Fdr Summer Home Makes Enjoyable Island Visit
Q. We’ll be in New England later this summer, not our first trip. We have seen a lot of the region, and now we’re making a list of new things we want to visit this time.
One place is Campobello Island, which I understand is in Canada, but just off the coast of Maine.
I can’t find out much about it, and hope you have some information that will help us.
A. Campobello Island, longtime summer home of Franklin D. Roosevelt and his family, is a dot (3 by 10 miles) in the Bay of Fundy, in New Brunswick, and is linked to Maine by the Franklin D. Roosevelt Memorial Bridge and to New Brunswick by ferry.
The Roosevelt Campobello International Park and Natural Area, established jointly by Canada and the United States in 1964, covers the south end of the island.
I suspect that most travelers touring New England never get as far as Campobello. It is off the northeastern tip of coastal Maine, a long way from any other tourist sites, in an area where finding a nice motel is a project.
It’s not even near the shortest route to Canada, where we were heading when we visited Campobello last July.
It was worth the detour, and anyone who enjoys seeing how and where our presidents lived would like touring the rambling red wooden “cottage” - with 34 rooms and seven fireplaces - where the Roosevelts spent summers for many years.
Also on the property are several other buildings, picnic areas, hiking trails and scenic drives along coves, bays, beaches, flower gardens, pine forests and coastal cliffs.
We drove in on Maine Route 189, running east off U.S. 1 to the village of Lubec and the FDR bridge.
From the visitors’ center near the Roosevelt home, we started our free, self-guided walk through the “cottage.” Like the other Roosevelt homes in Hyde Park, N.Y., and Warm Springs, Ga., the Campobello cottage is a comfortable place, a cozy home for a family with an informal lifestyle.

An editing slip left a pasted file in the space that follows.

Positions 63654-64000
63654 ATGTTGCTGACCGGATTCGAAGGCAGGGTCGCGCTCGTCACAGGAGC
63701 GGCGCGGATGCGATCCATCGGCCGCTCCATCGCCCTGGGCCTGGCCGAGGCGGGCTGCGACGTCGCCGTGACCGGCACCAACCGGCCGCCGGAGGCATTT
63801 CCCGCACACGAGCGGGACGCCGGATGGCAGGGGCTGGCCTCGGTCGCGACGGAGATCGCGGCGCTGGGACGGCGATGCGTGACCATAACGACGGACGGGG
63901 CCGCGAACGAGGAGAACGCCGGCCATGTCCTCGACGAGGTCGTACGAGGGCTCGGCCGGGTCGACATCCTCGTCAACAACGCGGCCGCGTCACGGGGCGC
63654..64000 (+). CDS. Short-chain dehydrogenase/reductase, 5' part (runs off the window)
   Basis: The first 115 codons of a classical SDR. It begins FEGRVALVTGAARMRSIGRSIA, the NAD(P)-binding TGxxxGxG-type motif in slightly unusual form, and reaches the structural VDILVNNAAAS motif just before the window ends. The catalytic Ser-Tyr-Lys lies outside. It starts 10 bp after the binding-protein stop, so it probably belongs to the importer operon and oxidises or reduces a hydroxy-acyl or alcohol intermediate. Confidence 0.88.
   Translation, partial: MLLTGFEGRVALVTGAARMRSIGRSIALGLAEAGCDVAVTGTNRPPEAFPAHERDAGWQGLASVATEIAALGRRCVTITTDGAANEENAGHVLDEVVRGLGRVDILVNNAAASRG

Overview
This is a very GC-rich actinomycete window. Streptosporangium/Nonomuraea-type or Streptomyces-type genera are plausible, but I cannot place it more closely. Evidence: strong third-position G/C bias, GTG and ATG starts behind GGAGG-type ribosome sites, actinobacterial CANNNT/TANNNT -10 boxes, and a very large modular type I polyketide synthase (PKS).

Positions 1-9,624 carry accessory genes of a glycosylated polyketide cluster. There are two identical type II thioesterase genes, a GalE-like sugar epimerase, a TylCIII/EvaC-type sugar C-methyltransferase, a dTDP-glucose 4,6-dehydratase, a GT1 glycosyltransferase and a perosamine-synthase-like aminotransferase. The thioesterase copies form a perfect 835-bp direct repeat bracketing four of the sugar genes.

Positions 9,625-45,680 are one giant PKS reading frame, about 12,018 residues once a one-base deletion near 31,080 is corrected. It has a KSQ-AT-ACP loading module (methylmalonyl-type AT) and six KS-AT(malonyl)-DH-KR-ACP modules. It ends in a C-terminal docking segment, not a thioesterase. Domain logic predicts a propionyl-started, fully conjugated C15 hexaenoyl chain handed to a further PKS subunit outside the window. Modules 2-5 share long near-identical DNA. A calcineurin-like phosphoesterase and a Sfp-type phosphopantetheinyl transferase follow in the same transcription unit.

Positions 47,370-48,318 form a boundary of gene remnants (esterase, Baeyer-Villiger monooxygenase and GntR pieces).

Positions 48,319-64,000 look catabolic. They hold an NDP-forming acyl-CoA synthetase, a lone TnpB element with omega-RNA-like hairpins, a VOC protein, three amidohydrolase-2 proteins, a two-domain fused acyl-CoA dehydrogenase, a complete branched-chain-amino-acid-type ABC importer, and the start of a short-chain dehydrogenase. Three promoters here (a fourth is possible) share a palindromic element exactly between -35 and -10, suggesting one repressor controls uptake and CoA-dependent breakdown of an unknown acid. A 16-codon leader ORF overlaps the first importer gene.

Roosevelt was a wealthy patrician, and I find it to his credit that he raised his family in such laid-back style.
The place is charming. Small signs tell who slept in which room, including the small ground-floor bedroom used by FDR after he contracted polio and could no longer climb stairs.
There are photographs and toys, FDR’s crib, one of his hats, wicker furniture, a family telescope and a megaphone used for hailing boats offshore or gathering the family for dinner. There’s a big wood-burning stove in the kitchen and an icehouse out back. The house for years lacked electricity and telephones.
It’s easy to imagine Franklin and Eleanor and their children - Franklin Jr., John, Elliot, Anna and James - spending summers there. FDR, whose parents first brought him to Campobello in 1883 when he was age 1, and who contracted polio there in 1921, taught his children to appreciate nature, leading them in swimming, sailing, fishing and hiking.
A 15-minute film, “Beloved Island,” is shown at the visitors’ center, where photographs and other memorabilia are displayed.
For more information, contact Roosevelt Campobello International Park and Natural Area, P.O. Box 97, Lubec, ME 04652, 506-752-2922. The park is open daily from Memorial Day weekend through Columbus Day (Oct. 13).
Travelers interested in seeing more presidential homes can consult a guidebook, “Cabins, Cottages and Mansions: Homes of the Presidents of the United States,” $16.95 at some bookstores or from gift shops at national parks and presidential properties.
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